Purpose: Reconstruction of sacral defects remains challenging because of anatomical and patient characteristics. Although musculocutaneous flaps provide less postoperative complications, they have no further advantage due to muscle atrophy in long term. Superior gluteal artery perforator (SGAP) flap offers preservation of muscle integrity with the same perfusion pattern. Outcomes for SGAP flap and its superiority over fasciocutaneous flaps are discussed.
Materials and Methods: Between 2002 and 2004, 8 patients with sacral defects were treated with 9 SGAP (bilateral in one patient) flaps. Pressure sores, suppurative hydradenitis and pylonidal sinus constitute the etiology of 4 paraplegic and 4 ambulatory patients. Flaps were designed on the most laterally localized, single perforator so as to provide long pedicle. Perforator vessels were searched following superior incision and subfascial dissection. Once a suitable perforator was found muscle was splitted in order to free the pedicle off the perimysium. Flap was placed over the soft tissue defect when enough mobilization was provided. Seventeen other patients with sacral pressure sores were treated with fasciocutaneous rotation flaps.
Figure 1. Sacral pressure sore and flap design. (left) Elevation of the SGAP flap on a long, single perforator. (center) Tension free closure of the defect using SGAP flap. (right)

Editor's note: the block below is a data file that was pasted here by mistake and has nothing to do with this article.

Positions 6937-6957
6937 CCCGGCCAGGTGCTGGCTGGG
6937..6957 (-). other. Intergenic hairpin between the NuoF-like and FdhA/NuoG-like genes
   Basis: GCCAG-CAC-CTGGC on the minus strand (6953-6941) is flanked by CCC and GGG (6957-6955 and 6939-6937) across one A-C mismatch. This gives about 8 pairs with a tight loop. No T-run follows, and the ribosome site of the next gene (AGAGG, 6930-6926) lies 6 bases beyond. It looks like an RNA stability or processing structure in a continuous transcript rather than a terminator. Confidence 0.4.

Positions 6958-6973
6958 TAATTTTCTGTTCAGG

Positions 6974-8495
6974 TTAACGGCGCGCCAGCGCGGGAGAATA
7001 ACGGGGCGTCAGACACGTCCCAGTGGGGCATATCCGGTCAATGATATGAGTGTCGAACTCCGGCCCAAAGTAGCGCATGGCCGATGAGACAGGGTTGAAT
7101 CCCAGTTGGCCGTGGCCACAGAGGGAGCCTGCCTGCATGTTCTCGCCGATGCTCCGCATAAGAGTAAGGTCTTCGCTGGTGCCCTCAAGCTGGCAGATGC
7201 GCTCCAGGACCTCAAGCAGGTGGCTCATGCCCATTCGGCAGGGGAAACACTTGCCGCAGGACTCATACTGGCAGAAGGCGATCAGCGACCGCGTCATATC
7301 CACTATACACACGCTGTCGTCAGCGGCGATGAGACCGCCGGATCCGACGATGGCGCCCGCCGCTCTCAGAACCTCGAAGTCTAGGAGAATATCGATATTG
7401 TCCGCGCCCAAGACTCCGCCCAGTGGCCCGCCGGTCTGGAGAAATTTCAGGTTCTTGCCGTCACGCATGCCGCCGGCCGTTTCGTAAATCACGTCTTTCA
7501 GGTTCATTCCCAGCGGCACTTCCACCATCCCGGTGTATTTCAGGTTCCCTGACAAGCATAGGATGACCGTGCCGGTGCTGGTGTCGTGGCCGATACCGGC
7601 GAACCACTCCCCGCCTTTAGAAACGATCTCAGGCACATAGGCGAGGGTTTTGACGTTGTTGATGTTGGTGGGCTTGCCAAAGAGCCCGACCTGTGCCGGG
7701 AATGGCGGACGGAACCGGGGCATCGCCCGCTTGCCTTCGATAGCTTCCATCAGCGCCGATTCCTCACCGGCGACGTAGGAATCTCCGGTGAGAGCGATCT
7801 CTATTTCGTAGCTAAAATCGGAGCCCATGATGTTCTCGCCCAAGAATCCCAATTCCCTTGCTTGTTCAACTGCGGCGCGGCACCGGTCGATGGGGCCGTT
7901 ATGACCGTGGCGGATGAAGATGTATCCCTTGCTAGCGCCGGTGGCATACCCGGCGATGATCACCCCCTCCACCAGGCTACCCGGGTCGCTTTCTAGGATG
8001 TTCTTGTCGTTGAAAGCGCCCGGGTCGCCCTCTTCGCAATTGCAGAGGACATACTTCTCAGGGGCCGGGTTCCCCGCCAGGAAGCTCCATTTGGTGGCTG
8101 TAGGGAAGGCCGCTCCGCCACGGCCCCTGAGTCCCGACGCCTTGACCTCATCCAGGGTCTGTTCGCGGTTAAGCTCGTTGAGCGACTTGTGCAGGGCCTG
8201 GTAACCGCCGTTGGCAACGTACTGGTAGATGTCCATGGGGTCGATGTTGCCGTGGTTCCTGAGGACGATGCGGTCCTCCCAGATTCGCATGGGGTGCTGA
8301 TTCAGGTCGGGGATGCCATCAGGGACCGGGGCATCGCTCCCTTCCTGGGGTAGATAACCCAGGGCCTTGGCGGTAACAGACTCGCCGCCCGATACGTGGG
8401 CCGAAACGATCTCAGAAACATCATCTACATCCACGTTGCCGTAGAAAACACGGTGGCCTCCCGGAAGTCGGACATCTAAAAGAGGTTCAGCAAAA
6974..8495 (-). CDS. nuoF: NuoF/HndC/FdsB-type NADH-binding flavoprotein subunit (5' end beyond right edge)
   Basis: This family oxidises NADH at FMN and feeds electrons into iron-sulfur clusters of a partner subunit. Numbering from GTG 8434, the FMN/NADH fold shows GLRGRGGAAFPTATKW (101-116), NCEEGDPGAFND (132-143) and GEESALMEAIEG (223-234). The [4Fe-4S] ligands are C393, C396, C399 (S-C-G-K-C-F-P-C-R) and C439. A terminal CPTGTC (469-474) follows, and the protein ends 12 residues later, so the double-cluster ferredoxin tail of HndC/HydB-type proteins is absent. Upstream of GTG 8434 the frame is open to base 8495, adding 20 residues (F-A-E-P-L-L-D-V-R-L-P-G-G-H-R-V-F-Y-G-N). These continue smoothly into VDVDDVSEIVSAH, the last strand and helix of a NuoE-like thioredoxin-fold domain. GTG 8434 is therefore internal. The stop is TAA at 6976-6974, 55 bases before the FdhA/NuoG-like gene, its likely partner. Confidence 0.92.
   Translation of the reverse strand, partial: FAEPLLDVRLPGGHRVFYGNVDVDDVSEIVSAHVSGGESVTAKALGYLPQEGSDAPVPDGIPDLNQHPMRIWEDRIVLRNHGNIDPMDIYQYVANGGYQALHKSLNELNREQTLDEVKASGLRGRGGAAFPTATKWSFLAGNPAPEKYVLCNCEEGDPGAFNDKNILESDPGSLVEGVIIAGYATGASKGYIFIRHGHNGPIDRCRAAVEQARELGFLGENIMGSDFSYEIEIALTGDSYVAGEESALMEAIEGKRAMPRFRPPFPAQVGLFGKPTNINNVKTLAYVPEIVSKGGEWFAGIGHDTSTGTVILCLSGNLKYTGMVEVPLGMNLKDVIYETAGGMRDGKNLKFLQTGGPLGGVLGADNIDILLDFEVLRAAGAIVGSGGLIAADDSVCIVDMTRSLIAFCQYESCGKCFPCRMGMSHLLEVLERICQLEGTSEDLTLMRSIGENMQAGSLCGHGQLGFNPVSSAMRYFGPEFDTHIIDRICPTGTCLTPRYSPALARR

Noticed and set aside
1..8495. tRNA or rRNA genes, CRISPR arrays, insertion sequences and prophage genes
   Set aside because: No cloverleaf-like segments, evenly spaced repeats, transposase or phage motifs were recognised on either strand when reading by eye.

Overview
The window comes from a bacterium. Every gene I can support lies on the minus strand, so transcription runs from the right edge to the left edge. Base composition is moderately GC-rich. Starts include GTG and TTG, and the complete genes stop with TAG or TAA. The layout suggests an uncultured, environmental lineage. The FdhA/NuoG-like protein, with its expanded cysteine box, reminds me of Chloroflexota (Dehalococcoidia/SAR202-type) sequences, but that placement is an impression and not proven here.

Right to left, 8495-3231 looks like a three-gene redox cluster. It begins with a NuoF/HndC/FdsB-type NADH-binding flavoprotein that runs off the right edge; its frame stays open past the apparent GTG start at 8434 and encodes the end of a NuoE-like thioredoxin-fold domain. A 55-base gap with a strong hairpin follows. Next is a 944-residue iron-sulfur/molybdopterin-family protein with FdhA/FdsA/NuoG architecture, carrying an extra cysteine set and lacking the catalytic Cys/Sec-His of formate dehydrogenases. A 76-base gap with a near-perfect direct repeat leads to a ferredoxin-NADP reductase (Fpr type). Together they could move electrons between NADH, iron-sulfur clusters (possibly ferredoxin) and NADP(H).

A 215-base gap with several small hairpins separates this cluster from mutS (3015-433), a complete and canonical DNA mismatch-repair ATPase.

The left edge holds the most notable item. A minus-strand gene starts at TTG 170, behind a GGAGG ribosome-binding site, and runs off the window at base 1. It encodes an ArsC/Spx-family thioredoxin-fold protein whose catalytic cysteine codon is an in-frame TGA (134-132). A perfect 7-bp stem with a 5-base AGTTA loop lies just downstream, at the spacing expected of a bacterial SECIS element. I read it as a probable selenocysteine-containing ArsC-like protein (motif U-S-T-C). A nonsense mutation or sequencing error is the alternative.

Results: Eight SGAP flaps healed uneventfully, 1 flap was lost due to total necrosis. No dehiscence, partial necrosis, infection or sinus formation were seen. All donor sites but one were closed primarily. Skin grafting was performed in one patient who had bilateral flap coverage. Mean hospitalization period was 7 days. No recurrence were detected after 11 months mean follow up and no limitation in muscle activity were seen in ambulatory patients. However, mean hospitalization time for fasciocutaneous flaps were 25 days. Dehiscence was seen in 7 of the patients and marginal necrosis was seen in 4 patients. Mean follow up period was 13 months and 3 patient had recurrency during this period. Postoperative complication rates and hospitalization time were significantly lower in SGAP flaps. (p<0,05)
Conclusion: SGAP flap can be elevated safely on a single long perforator which provides easy setting and tension free closure. Muscle integrity is preserved, so that postoperative activity is not impaired in ambulatory patients and future reconstruction alternatives are preserved in case of recurrency. With all these advantages SGAP flap provide a reliable and durable alternative among others.